Atom captured by ordinary camera

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The reason it appears as a visible dot is because camera lenses cannot perfectly focus on a light source. You know how a point light source looks like a circle in a photo when it’s out of focus?
Well, even when a point light source is in focus, there is still a small amount of spreading or blurring. It’s just that the circle is usually so small that we don’t notice it in the image. Here, the light source is incredibly small, so the spread of light becomes noticeable even when in focus. Otherwise, only a single pixel on the sensor would be illuminated.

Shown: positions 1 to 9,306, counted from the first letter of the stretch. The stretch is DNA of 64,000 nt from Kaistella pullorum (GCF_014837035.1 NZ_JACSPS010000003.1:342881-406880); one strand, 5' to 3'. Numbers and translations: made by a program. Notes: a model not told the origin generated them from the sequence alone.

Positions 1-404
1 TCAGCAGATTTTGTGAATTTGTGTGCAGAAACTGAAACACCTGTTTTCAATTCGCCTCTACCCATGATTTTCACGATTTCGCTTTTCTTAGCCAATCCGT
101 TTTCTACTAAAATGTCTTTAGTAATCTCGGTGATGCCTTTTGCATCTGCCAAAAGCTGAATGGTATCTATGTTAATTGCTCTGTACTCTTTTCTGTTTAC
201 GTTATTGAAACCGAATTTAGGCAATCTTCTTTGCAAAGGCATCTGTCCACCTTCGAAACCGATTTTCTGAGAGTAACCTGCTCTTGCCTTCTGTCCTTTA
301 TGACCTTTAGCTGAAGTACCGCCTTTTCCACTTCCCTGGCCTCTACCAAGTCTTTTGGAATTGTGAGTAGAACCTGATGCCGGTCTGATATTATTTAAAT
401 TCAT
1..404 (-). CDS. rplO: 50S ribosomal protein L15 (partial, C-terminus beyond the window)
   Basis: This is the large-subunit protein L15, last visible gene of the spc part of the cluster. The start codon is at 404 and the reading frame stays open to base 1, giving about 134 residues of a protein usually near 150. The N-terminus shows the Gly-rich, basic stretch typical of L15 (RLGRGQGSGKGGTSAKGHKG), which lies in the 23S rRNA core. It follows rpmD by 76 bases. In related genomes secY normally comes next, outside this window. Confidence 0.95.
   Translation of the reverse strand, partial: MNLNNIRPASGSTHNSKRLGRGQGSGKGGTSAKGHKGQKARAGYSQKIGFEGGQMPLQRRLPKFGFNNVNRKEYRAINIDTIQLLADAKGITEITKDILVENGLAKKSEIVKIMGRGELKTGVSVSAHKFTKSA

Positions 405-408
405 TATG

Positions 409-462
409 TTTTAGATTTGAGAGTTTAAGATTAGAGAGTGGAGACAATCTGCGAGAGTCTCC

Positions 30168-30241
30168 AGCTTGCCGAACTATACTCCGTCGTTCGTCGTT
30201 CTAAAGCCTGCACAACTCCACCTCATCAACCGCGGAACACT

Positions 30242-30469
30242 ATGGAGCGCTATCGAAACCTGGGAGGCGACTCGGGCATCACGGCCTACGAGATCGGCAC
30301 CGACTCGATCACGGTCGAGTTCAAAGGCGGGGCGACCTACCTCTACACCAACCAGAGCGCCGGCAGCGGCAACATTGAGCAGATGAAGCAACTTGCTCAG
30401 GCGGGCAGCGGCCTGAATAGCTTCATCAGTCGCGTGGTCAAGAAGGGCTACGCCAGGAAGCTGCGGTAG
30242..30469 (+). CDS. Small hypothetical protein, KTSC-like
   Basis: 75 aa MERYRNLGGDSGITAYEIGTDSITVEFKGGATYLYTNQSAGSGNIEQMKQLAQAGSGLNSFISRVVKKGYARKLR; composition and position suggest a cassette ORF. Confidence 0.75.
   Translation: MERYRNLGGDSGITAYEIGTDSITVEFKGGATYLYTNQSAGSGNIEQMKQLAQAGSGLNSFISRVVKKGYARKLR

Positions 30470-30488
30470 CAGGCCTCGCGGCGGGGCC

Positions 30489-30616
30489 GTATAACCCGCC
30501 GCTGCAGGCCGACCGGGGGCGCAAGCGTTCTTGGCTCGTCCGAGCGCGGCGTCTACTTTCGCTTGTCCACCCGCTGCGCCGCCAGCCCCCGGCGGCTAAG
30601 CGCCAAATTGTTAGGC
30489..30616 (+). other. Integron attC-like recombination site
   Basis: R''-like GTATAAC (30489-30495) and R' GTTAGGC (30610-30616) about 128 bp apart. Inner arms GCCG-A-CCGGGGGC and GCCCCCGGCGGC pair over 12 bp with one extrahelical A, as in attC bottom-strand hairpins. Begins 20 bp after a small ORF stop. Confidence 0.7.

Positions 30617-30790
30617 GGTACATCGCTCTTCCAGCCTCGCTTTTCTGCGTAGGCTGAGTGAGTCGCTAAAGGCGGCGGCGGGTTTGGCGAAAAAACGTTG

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PhD candidate David Nadlinger captured an image of an atom lit by a laser and held aloft by two electrodes using a long exposure setting on his camera. The two electrodes on either side of the atom are spaced 2 mm apart to give you an idea of scale. The atom absorbed and reemitted the light particles that the laser projected, which is why you can see it. (University of Oxford/EPSRC/David Nadlinger)